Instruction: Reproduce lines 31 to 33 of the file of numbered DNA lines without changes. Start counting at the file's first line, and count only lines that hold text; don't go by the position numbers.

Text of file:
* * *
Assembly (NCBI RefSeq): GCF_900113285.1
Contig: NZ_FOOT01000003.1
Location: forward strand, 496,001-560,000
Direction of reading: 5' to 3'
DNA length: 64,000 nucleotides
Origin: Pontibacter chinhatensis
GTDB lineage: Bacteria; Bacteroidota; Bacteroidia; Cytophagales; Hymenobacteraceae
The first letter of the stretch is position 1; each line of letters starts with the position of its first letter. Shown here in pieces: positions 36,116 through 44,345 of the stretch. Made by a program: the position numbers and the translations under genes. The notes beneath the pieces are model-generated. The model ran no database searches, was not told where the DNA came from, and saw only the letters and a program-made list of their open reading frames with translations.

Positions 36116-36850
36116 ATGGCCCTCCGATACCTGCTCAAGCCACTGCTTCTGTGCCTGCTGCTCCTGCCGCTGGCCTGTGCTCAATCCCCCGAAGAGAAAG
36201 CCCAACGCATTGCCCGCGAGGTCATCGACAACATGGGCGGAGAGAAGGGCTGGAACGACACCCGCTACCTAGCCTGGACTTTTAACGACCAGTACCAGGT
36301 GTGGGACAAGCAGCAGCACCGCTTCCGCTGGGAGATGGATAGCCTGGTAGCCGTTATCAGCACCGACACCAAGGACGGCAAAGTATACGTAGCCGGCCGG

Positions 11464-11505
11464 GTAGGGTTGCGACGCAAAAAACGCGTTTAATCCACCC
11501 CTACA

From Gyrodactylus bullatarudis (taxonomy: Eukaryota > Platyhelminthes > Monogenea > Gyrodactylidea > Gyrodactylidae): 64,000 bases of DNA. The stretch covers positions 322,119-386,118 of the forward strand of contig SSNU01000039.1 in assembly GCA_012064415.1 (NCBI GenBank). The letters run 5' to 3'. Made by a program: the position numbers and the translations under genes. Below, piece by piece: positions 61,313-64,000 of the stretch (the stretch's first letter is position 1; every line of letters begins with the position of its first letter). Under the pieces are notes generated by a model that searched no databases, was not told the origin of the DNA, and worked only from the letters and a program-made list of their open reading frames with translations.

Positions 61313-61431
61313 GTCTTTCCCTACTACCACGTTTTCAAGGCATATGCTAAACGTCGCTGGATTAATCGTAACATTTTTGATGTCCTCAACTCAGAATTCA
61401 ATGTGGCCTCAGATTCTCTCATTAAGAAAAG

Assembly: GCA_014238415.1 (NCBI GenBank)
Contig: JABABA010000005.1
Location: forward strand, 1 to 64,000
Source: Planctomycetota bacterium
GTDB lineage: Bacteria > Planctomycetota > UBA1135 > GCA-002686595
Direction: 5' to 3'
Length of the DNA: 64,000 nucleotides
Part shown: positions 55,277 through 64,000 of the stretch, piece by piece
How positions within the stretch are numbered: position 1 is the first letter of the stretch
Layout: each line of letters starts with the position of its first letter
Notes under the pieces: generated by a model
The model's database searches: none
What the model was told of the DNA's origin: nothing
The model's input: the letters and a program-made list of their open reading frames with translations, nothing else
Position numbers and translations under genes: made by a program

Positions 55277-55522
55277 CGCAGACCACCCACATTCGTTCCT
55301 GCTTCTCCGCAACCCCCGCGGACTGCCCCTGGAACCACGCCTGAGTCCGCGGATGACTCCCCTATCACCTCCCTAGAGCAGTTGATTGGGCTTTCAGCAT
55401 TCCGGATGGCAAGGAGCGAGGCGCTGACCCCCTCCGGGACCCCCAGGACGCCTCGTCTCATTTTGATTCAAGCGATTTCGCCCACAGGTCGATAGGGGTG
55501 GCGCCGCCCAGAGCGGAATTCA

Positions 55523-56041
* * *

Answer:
The model's database searches: none
What the model was told of the DNA's origin: nothing
The model's input: the letters and a program-made list of their open reading frames with translations, nothing else